Welcome to our new website! If this is the first time you are logging in on the new site, you will need to reset your password. Please contact us at email@example.com if you need assistance.
Your membership opens the door to free learning resources on demand. Check out the Member Knowledge Center for free webcasts, publications and online courses.
Communication Strategies. Case Studies. Applied Knowledge.
Hear from leaders around the globe as they share insights about their experiences and lessons learned throughout their certification journey.
Regulatory News | 10 February 2015 | By Michael Mezher
The European Medicines Agency (EMA) is looking to increase transparency between its committees and pharmaceutical companies under a new guideline that went into effect in February 2015.
The guideline, EMA/636600/2014, details procedures regarding clarification meetings in response to questions raised by the agency during the review of a product using the centralized procedure.
EMA believes increasing transparency between the agency and applicants regarding objections, which can range from questions about pharmacodynamics to issues raised with a company’s risk management plan, can improve the quality of companies’ responses and reduce review times for new drugs.
The guideline covers the objectives, procedures and content of meetings between a company and relevant EMA committees to discuss the company’s response strategy to Day 120 List of Questions (LoQ) or Day 180 List of Outstanding Issues (LoOI).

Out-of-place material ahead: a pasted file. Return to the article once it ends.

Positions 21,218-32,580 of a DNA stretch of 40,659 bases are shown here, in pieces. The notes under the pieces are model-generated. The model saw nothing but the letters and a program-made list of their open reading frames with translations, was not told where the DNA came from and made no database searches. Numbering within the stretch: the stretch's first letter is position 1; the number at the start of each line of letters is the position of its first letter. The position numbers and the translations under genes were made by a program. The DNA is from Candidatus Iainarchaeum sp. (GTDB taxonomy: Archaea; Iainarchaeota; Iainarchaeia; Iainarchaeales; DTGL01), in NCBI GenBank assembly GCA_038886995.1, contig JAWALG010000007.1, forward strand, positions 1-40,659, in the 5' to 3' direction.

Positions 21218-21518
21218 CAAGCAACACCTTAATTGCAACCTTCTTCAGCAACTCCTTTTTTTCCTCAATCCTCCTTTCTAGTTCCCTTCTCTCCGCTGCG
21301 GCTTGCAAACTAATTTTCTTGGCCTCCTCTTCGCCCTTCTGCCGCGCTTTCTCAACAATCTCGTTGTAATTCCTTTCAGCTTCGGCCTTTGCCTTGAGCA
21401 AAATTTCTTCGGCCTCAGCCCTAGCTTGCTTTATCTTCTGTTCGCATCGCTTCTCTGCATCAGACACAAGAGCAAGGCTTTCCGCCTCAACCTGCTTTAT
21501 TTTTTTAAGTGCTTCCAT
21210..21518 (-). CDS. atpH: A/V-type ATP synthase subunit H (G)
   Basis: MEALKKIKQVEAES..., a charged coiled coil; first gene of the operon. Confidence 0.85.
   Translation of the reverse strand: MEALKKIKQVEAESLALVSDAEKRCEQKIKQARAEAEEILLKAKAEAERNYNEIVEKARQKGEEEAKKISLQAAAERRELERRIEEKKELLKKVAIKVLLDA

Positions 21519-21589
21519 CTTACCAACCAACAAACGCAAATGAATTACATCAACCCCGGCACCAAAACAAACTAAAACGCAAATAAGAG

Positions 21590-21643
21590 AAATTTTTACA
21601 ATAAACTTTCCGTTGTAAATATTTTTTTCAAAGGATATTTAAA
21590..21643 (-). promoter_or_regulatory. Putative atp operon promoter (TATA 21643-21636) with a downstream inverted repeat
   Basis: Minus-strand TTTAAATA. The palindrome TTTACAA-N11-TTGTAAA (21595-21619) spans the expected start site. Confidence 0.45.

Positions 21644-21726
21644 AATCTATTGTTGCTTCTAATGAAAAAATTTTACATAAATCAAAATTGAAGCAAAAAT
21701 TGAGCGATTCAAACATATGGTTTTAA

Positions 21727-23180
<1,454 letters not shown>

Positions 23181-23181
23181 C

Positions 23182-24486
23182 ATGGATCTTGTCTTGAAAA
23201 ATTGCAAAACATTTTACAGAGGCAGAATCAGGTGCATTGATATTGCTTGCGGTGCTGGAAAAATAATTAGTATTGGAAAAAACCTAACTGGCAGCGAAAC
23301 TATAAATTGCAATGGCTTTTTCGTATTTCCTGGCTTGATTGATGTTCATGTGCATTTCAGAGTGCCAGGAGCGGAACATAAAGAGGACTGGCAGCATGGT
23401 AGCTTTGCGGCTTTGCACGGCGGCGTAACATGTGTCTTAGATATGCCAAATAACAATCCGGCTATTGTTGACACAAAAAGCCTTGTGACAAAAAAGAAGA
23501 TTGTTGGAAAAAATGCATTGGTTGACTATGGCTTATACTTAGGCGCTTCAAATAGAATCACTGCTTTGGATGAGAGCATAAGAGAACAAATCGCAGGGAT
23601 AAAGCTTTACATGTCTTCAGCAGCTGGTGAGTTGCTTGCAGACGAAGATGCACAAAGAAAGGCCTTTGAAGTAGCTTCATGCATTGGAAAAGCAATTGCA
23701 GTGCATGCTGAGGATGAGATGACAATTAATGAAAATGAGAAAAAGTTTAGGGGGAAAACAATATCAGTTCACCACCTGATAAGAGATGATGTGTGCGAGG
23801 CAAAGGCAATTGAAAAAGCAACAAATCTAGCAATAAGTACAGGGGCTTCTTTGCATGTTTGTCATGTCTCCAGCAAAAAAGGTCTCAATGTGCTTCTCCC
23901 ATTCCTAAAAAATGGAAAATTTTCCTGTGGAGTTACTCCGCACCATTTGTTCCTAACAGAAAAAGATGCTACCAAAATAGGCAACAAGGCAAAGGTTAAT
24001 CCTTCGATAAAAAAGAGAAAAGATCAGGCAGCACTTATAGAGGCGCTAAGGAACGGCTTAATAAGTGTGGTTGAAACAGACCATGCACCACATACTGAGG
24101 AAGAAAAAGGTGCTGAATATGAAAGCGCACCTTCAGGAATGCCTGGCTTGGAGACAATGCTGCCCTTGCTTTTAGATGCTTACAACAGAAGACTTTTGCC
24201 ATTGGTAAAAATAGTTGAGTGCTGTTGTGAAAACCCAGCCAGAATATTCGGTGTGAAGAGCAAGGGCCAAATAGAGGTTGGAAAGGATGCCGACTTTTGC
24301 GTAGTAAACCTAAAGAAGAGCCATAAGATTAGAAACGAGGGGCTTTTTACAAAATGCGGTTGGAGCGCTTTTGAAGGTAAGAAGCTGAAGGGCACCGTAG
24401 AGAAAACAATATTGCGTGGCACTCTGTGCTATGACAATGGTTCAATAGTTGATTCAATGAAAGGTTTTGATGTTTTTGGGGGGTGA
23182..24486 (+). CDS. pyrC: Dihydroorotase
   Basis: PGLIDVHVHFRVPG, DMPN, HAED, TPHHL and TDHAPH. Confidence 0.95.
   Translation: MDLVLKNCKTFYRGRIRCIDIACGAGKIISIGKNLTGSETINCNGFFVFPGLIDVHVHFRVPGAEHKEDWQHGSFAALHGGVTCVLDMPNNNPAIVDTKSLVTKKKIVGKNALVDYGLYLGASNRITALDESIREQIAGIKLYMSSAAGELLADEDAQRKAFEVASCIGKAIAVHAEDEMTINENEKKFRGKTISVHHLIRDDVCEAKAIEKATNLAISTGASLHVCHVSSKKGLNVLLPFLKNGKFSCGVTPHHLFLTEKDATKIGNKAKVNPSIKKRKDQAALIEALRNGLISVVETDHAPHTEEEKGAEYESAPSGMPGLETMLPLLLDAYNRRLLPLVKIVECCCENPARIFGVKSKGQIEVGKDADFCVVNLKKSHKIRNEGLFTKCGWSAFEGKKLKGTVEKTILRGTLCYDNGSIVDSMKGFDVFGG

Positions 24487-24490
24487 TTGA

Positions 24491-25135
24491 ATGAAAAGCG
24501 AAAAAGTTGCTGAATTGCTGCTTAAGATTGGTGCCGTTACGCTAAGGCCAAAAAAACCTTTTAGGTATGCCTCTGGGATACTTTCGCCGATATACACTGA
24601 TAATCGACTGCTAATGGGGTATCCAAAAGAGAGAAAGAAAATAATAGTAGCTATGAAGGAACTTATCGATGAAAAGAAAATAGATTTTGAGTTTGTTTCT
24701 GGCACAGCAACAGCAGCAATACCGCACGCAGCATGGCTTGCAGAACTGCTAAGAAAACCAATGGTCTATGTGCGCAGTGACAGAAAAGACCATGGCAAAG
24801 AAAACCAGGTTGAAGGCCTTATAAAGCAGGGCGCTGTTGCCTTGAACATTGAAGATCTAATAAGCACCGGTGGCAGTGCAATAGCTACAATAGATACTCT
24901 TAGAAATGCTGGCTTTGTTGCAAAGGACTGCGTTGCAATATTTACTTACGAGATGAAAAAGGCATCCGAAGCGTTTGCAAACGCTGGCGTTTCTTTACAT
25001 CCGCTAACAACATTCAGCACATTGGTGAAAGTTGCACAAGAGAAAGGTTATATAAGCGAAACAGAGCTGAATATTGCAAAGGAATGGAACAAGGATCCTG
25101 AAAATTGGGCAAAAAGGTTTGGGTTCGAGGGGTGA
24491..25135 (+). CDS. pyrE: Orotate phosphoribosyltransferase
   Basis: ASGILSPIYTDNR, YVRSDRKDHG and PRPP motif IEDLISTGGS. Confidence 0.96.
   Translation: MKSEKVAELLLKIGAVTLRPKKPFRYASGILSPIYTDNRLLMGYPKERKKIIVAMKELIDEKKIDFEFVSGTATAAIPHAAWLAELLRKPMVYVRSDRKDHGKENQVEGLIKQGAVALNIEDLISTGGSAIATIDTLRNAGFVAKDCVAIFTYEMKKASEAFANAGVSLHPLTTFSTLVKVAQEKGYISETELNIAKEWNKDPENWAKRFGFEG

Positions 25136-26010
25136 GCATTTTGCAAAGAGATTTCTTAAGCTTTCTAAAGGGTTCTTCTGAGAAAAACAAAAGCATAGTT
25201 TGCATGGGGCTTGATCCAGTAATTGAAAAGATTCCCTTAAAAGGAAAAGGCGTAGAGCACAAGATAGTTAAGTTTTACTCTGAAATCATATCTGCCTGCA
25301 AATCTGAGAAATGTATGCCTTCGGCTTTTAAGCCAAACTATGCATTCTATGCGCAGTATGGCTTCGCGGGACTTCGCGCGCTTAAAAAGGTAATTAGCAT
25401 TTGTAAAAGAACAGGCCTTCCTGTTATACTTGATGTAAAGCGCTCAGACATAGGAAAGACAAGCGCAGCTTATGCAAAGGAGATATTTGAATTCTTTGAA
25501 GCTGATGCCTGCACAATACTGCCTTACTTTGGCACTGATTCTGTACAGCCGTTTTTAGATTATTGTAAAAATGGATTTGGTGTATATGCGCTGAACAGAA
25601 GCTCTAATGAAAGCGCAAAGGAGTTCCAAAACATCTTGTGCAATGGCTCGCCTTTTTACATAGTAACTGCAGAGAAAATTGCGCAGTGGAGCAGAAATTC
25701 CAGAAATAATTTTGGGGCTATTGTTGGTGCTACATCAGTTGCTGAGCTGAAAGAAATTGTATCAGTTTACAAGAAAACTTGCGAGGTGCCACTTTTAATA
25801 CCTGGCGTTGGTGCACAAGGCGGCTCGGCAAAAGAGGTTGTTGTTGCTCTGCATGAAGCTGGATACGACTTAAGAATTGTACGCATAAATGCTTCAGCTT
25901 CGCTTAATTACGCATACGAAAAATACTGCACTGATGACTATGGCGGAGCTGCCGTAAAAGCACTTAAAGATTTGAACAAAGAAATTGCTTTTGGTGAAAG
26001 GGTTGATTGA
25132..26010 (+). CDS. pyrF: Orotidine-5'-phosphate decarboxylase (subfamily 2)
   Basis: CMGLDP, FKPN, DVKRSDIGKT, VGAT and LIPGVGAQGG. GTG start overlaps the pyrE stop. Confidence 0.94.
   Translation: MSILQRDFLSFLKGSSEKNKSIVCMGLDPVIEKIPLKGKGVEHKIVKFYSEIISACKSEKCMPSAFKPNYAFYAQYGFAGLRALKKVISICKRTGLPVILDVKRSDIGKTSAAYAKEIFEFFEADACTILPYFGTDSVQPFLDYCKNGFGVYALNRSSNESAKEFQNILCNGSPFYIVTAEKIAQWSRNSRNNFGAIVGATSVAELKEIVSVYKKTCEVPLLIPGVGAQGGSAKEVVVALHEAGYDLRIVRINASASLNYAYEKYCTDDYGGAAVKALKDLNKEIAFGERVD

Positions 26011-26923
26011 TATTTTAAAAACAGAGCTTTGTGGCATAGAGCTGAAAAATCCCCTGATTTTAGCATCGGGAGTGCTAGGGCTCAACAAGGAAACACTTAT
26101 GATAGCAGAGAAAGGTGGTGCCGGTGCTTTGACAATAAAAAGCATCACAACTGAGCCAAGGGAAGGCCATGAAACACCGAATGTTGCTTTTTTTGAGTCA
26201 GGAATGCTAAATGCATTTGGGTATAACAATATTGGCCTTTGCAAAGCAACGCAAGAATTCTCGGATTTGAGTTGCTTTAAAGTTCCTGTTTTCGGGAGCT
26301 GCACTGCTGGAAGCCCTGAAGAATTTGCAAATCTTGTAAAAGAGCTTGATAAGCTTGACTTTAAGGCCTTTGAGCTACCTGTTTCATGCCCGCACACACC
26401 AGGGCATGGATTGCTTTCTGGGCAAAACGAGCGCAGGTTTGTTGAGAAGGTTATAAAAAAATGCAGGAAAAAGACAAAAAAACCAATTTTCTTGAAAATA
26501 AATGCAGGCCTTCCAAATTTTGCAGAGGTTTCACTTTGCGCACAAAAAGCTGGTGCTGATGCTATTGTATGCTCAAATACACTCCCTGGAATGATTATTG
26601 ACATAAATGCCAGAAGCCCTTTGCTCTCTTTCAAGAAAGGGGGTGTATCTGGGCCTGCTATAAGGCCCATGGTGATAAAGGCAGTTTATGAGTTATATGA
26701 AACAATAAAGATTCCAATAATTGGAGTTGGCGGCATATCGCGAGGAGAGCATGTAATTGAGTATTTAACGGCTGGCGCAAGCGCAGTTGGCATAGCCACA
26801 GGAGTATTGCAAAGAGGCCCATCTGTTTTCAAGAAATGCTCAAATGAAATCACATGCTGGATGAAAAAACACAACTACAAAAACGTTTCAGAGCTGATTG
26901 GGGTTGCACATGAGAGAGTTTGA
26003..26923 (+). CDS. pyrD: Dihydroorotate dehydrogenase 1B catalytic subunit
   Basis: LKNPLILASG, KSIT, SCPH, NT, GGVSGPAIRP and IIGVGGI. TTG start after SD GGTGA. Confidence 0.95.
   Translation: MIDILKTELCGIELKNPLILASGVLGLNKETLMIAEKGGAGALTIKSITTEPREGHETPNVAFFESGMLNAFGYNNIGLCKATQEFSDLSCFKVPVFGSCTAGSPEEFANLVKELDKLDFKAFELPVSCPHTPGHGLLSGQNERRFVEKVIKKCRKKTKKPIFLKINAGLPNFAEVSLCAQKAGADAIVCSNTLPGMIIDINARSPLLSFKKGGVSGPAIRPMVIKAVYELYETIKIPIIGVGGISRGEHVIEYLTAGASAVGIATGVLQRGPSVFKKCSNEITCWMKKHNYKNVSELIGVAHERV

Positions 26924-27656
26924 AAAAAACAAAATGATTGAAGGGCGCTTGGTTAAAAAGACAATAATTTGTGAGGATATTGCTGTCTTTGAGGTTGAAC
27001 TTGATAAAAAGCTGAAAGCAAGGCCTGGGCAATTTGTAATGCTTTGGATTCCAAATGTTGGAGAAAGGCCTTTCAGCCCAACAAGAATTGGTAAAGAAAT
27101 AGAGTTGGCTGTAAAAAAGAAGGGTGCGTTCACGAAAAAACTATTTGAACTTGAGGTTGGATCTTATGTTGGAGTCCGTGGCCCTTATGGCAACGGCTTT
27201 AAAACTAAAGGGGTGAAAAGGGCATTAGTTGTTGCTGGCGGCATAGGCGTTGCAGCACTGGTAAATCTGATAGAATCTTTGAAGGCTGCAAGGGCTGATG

In EMA’s centralized procedure an LoQ is adopted by the Committee for Medicinal Products for Human Use (CHMP) at day 120 of the procedure, detailing the committee’s questions about an application, an applicant is then able to submit a response to those questions. EMA then has until the day 180 of the procedure to review the company’s response. If further objections are raised, an LoOI is sent to an applicant at day 180.
According to the guideline, the response strategy meetings will be chaired by the CHMP rapporteur. Co-rapporteurs may include members of other relevant committees, such as EMA's Pharmacovigilance Risk Assessment Committee (PRAC) or Committee for Advanced Therapies (CAT). Also present will be an EMA Product Lead (EPL), whose role is to oversee a product throughout its lifecycle and “provide regulatory science input … [to] the EMA’s scientific committees."
Companies are told to submit documents detailing their response strategy, including an explanation of any points they want clarified, to the rapporteurs at least one week in advance of the meeting date.
Applicants must take minutes of the meeting, to be sent within one week to the rapporteurs and EPL for comment. The EMA then has two weeks to return a final version to the applicant. The final minutes are required to be attached to the cover letter of the company’s formal response to the agency.
EMA makes clear in the guideline that “these meetings are not intended to provide a pre-assessment of the Applicant’s intended responses.” Additionally, the position(s) presented by the (co-)rapporteurs will not “preempt the outcome of the assessment,” and is not binding to the committees involved.
Tags: List of Questions, List of Outstanding Issues, LoQ, LoOI, CHMP, EMA Product Lead